drug addition

Scales of justice
William Cho / Pixabay

The President of the Ohio State Bar Association, an organization with over 20,000 lawyers and judges among its membership, is speaking out against Issue 1, the statewide November ballot measure aimed at reducing penalties for low-level drug crimes.

OxyContin pills are arranged for a photo at a pharmacy in Montpelier, Vermont.
Toby Talbot / AP

Ohio’s Bureau of Workers’ Compensation is launching a pilot program to help businesses hire people dealing with addiction of opioids and other drugs. The bureau has earmarked $5 million over two years for the program. 

Prize winners and other observers look on Wednesday, Sept. 12, 2018, in Columbus, Ohio, as another $2.4 million is awarded through the Ohio Opioid Technology Challenge.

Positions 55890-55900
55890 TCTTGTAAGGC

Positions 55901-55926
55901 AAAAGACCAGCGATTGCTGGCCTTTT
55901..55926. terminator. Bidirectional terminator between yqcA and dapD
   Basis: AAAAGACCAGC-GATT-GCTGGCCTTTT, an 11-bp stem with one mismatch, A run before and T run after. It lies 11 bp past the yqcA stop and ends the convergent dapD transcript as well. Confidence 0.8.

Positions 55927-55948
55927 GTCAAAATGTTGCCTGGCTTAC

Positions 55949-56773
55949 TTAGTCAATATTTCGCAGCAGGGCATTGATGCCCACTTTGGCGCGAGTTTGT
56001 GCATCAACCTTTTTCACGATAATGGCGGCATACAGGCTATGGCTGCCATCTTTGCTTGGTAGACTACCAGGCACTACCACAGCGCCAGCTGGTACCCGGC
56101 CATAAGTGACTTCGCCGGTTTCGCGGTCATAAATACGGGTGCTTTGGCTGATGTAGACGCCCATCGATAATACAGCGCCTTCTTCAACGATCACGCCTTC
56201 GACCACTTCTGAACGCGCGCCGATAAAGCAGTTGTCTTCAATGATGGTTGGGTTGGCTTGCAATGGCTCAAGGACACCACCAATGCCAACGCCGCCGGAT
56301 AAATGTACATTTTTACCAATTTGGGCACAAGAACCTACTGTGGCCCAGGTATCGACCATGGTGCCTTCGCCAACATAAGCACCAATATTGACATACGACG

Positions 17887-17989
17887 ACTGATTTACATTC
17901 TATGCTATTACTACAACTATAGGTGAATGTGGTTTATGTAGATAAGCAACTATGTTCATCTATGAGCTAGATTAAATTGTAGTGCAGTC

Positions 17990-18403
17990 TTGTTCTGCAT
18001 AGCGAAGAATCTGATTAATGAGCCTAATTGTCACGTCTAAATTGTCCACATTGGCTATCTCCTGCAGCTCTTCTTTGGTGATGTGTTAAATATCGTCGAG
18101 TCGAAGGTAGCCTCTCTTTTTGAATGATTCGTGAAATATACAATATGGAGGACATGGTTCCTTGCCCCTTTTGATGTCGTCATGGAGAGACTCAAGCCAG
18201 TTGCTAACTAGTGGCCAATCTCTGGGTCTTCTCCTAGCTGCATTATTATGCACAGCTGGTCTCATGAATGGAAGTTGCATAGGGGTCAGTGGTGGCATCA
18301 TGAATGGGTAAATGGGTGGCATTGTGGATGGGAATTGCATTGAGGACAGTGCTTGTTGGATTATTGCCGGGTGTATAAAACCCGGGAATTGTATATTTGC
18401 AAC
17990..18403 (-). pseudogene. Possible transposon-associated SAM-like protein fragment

Julie Carr Smyth / AP

The winners of the second phase the Ohio Opioid Technology Challenge were announced on Wednesday.

Each of the 12 proposals were picked from more than 50 entries submitted worldwide and received $200,000. The winners now have a chance to win a piece of the $8 million that Governor John Kasich set aside for the challenge.

Mike DeWine and Richard Cordray
Associated Press

Rich Cordray and Mike DeWine are both making the only statewide issue on the fall ballot a major topic of their campaigns to become governor. This puts an even bigger spotlight on the measure that would scale down prison time for non-violent drug offenders.

opioids and prescription medicine bottle
Flickr

Drug addiction counselors are speaking out against a bill that would send ex-convicts to jail if they fail a drug test. They say this proposal uses the judicial system to solve a health-care crisis.

Pablo Martinez / Associated Press

Local communities who were hoping for new money in President Trump’s public health emergency declaration to fight the addiction crisis were disappointed. There are some initiatives that are giving advocates hope, though.